(CNN) The GOP in 2024 is moving toward a reprise of its most consequential foreign policy debate ever in a presidential primary. Only this time, the results may be reversed.
The 1952 GOP presidential nomination fight proved a turning point in the party’s history, when Dwight Eisenhower, a champion of internationalism and alliance with Europe to contain the Soviet Union, defeated Sen. Robert Taft, a skeptic of international alliances who wanted to shift America’s focus from defending Europe toward confronting communist China.
A similar divide is opening within the GOP now. In a distant echo of Taft, former President Donald Trump and Florida Gov. Ron DeSantis, the race’s two front-runners have both declared that defending Ukraine against Russia is not an American “vital interest” and “distracts” (as DeSantis put it) from the more important challenge of confronting China. Other likely 2024 candidates, such as former Vice President Mike Pence and former UN Ambassador Nikki Haley, come closer to upholding the Eisenhower position that the US must remain steadfast in protecting Europe against Russian aggression — and insisting that abandoning Ukraine would embolden China and other potential US adversaries.
After Eisenhower’s landmark victory over Taft in 1952, every Republican presidential nominee over the next six decades — a list that extended from Richard Nixon through Ronald Reagan to George W. Bush, John McCain and Mitt Romney — identified more with the internationalist than isolationist wing of the party.
But Trump broke that streak when he won the nomination in 2016 behind a message of brusque economic nationalism and skepticism of international alliances. Now, the GOP appears on track for a 2024 nomination fight which may demonstrate that Trump’s rise has lastingly shifted the party’s balance of power on foreign policy — and ended the long era of GOP internationalism Eisenhower’s victory began.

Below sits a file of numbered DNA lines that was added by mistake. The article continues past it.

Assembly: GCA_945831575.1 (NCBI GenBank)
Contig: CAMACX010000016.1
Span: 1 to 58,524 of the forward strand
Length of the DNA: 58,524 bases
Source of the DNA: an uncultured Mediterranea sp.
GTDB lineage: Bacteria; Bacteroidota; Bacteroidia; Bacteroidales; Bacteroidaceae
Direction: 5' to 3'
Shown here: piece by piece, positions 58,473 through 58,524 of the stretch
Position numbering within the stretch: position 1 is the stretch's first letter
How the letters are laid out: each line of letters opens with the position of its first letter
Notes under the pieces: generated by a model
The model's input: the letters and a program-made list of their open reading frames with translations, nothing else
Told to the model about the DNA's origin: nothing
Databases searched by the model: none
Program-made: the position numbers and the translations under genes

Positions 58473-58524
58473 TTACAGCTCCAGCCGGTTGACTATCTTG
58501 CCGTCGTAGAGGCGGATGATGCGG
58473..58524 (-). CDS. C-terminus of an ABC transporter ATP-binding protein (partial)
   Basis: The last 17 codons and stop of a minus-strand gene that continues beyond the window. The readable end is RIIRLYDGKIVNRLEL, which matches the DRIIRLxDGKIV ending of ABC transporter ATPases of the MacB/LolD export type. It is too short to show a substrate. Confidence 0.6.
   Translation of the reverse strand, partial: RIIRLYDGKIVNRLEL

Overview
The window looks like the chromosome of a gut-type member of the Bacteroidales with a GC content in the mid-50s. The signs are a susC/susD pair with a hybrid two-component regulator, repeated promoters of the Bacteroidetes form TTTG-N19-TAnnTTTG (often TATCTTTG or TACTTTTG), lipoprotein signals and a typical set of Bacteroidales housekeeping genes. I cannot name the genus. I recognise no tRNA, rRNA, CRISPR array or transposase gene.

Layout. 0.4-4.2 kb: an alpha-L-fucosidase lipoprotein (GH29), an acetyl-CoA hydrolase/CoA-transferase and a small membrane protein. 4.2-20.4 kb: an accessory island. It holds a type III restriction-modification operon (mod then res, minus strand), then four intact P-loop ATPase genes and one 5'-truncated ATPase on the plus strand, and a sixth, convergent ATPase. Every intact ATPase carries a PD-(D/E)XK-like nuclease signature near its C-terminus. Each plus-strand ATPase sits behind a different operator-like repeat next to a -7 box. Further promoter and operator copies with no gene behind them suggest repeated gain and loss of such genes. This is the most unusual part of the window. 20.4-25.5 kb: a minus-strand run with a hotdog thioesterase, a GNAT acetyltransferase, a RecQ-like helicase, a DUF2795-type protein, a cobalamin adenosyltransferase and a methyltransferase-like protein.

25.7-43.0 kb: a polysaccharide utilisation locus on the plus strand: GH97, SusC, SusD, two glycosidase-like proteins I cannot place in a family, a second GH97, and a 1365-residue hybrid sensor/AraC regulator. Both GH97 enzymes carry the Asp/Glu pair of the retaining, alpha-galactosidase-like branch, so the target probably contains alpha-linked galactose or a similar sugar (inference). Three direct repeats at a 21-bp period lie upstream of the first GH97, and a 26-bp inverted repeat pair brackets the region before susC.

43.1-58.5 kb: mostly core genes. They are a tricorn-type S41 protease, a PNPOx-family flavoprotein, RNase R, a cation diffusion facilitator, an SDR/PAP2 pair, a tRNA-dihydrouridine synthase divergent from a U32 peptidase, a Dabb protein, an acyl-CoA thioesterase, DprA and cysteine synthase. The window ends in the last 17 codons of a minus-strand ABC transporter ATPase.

The fact that DeSantis unveiled his views about Ukraine in a statement to Fox News host Tucker Carlson, a fierce opponent of American engagement with allies, underscored the governor’s determination to court Trump’s base with his provocative remarks. After several days of intense criticism from Republican internationalists, DeSantis retreated last week from his description of the war as a “territorial dispute” and called Russian President Vladimir Putin “a war criminal,” much harsher language than Trump has ever used. But DeSantis, in his interview with British journalist Piers Morgan for another Fox outlet, also reiterated his skepticism of open-ended US support for Ukraine. “I just don’t think that’s a sufficient interest for us to escalate more involvement,” the governor said.
Even with his qualifying statements last week, DeSantis’ skeptical posture toward Ukraine shows the magnetic pull that Trump has exerted on his party, tugging it away from the Eisenhower tradition.
“Trump-ism is the dominant tendency in Republican foreign policy and it’s isolationist, its unilateralist, its amoral,” said Richard Haass, president of the Council on Foreign Relations and former director of policy planning at the State Department under George W. Bush. The “traditional institutional approach to the world [which was] … the dominant Republican approach since World War II … has clearly been eclipsed for now,” said Haass, who also held foreign policy positions in the Ronald Reagan and George H.W. Bush administrations.
Read More: In 2024 Republicans may complete a historic foreign policy reversal